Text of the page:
Agricultural scientists warn that this growing addiction to agrochemicals is unsustainable in the long run. The fertility of the soil decreases as earthworms and vital microorganisms are killed off by pesticides and herbicides. They also pollute the groundwater, and may compromise the health of farm animals that are fed with the chemical-infused grain.

These impacts are poised to grow. US Department of Agriculture figures reveal that herbicide use rose by 383 million pounds from 1996 to 2008. Significantly, nearly half of this increase (46 percent) took place between 2007 and 2008 as a result of the hawking of new herbicide resistant crops like the new corn hybrid developed by Dow.

Nobody knows what effect introducing this hybrid would have on the health of American consumers. Corn laced with high levels of 2,4-D could taint everything from breakfast cereals to the beef of corn-fed cattle. Given that corn and high-fructose corn syrup are key elements in so many processed foods, some public health experts warn that all Americans will soon be guinea pigs in an ill-conceived mass experiment with one of the staples of our food supply.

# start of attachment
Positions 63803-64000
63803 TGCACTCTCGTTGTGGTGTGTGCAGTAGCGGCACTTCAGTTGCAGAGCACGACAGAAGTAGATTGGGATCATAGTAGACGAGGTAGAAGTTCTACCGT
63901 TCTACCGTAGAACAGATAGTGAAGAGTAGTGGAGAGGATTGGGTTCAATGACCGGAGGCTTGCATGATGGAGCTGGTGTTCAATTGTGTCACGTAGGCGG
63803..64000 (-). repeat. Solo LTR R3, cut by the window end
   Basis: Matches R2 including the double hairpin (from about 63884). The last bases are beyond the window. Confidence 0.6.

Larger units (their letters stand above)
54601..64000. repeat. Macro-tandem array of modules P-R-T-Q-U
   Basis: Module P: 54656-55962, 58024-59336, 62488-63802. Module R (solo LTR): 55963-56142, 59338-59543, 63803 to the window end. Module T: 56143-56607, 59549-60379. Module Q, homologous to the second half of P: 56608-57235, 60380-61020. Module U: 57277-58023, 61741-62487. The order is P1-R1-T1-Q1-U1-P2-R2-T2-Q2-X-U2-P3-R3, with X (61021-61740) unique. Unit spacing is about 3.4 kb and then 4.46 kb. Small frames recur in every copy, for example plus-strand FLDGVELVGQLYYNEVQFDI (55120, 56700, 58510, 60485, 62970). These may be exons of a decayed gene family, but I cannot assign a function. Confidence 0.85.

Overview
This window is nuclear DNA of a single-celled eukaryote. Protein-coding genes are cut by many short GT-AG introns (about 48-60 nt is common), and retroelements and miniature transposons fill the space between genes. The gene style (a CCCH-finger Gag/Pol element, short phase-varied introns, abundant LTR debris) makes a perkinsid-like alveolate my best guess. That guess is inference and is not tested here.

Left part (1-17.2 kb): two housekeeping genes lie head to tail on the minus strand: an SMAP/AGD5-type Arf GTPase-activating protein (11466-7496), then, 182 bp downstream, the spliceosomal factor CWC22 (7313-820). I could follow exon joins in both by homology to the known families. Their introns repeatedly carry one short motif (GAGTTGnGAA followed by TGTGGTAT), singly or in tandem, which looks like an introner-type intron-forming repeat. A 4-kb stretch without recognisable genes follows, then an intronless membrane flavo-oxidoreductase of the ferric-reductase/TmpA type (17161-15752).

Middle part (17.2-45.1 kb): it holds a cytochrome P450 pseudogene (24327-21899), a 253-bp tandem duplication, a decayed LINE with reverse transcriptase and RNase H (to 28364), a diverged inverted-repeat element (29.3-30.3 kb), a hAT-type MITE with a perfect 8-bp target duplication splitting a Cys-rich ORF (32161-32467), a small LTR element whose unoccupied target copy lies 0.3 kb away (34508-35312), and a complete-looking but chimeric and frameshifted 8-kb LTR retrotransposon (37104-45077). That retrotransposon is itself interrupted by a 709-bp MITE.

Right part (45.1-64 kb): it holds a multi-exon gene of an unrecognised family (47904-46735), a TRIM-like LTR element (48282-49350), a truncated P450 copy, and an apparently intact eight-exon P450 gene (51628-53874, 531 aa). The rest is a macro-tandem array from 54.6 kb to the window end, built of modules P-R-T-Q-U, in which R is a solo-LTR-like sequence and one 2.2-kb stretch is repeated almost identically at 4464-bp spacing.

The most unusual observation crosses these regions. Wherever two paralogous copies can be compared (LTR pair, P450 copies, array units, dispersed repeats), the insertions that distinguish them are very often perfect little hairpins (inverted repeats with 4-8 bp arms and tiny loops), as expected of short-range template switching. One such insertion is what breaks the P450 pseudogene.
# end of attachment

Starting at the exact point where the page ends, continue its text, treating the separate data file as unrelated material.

Until recently, genetically engineered herbicide resistant crops were popular with farmers who benefited from higher yields and nearly effortless management of weeds. But now that the weed problem is coming back with a vengeance, some are reconsidering the wisdom of this chemical-intensive mode of farming. Dow biotech corn costs nearly three times more than conventional seed. And the projected doubling of pesticide use in the years ahead will be expensive, as well as destructive to farmland and ecosystems.

There are viable alternatives to chemical intensive farming, time tested methods like crop rotation, use of cover crops and other practices which allow farmers to compete naturally with weeds. The time has come for farmers to revive the knowledge of their ancestors in this regard.